Cuisines High in Curcumin:
- Indian Cuisine – Used in dishes such as Rogan Josh (lamb curry) and Sag Aloo (curried spinach and potatoes).
- Indonesian Cuisine – Found in Sayur Lodeh, a popular Indonesian vegetable dish served with a coconut curry sauce.
- Thai Cuisine – Used in a variety of curry pastes in popular fare including Thai Jungle Curry, based on a famous dish from Chiang Mai.
- Caribbean Cuisine – Used in many well-known favorites such as curried chicken and Jamaican goat curry.
Omega-3 Fatty Acids Protect Against Nerve Denigration
A similar study analyzed just how omega-3 fatty acids protect against nerve damage. The study — conducted by a group of researchers led by Adina Michael-Titus, Professor of Neuroscience at Barts and The London Medical School and lead of the Neurotrauma and Neurodegeneration group in the Centre for Neuroscience and Trauma, Queen Mary, University of London — focused primarily on omega-3 fatty acids.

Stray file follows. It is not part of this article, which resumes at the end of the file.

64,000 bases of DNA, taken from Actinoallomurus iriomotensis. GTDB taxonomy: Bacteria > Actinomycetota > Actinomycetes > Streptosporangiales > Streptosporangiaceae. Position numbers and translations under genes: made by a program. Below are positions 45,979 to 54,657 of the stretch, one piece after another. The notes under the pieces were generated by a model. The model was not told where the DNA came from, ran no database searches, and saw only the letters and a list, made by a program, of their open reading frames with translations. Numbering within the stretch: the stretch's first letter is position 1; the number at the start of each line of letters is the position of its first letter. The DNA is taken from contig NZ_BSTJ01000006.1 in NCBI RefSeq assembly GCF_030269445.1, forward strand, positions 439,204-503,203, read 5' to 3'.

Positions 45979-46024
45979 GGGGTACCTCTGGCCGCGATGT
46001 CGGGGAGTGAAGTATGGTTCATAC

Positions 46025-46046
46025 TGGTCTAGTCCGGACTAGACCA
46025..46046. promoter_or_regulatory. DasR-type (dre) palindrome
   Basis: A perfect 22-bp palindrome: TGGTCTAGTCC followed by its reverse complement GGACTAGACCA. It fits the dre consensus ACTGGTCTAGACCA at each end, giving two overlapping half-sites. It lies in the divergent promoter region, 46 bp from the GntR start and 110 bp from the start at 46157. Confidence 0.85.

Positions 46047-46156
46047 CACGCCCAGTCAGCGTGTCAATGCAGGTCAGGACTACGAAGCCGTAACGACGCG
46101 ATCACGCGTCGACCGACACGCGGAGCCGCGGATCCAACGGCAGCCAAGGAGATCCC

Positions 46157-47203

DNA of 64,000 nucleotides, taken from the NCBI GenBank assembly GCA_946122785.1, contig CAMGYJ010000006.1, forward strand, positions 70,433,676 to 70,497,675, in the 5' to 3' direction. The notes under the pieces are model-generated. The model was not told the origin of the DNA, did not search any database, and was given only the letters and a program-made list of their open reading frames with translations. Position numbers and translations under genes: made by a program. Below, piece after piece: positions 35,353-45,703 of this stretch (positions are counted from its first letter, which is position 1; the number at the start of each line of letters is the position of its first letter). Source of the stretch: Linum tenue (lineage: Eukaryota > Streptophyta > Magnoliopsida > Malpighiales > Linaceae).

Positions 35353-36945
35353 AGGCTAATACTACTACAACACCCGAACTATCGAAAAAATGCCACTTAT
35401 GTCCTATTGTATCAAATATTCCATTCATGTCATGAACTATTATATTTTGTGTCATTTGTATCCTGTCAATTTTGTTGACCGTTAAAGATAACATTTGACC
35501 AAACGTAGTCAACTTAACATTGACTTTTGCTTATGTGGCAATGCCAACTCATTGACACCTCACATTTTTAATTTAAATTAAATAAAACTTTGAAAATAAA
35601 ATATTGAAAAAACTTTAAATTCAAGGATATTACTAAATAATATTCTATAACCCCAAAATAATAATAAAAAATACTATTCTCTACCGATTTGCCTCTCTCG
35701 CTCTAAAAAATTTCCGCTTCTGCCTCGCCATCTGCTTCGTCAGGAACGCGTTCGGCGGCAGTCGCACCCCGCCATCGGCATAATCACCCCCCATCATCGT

Researchers initially simulated injury in the mice and then followed up with a treatment plan of omega-3. The fatty acid slowed cell degeneration, protected against further damage, and aided in rapid recovery from sciatic nerve injury.
The human body does not naturally produce omega-3 – which is an essential nutrient – so you must get it through your diet.
Foods Rich in Omega-3 Fatty Acids
- Leafy greens – spinach, kale and grape leaves
- Brightly colored fruits and vegetables – peppers, carrots, tomatoes and citrus
- Spices – basil, chili pepper, cloves and mustard
- Fatty fish – salmon, tuna, mackerel and herring
- Seeds and nuts – sunflower seeds, almonds, pecans and walnuts
“These fatty acids could have beneficial effects in a number of neurological conditions. This new study suggests that they could also have a role in treating peripheral nerve injuries. Our research indicates that omega-3 fatty acids can protect damaged nerve cells, which is a critical first step in a successful neurological recovery,” said Dr. Michael-Titus.
There is much research still to be done but scientists around the world are excited about these initial breakthroughs.
Patients partially or completely paralyzed due to spinal cord injury could find hope for nerve regeneration in natural therapies – as simple as diet – where once there was none.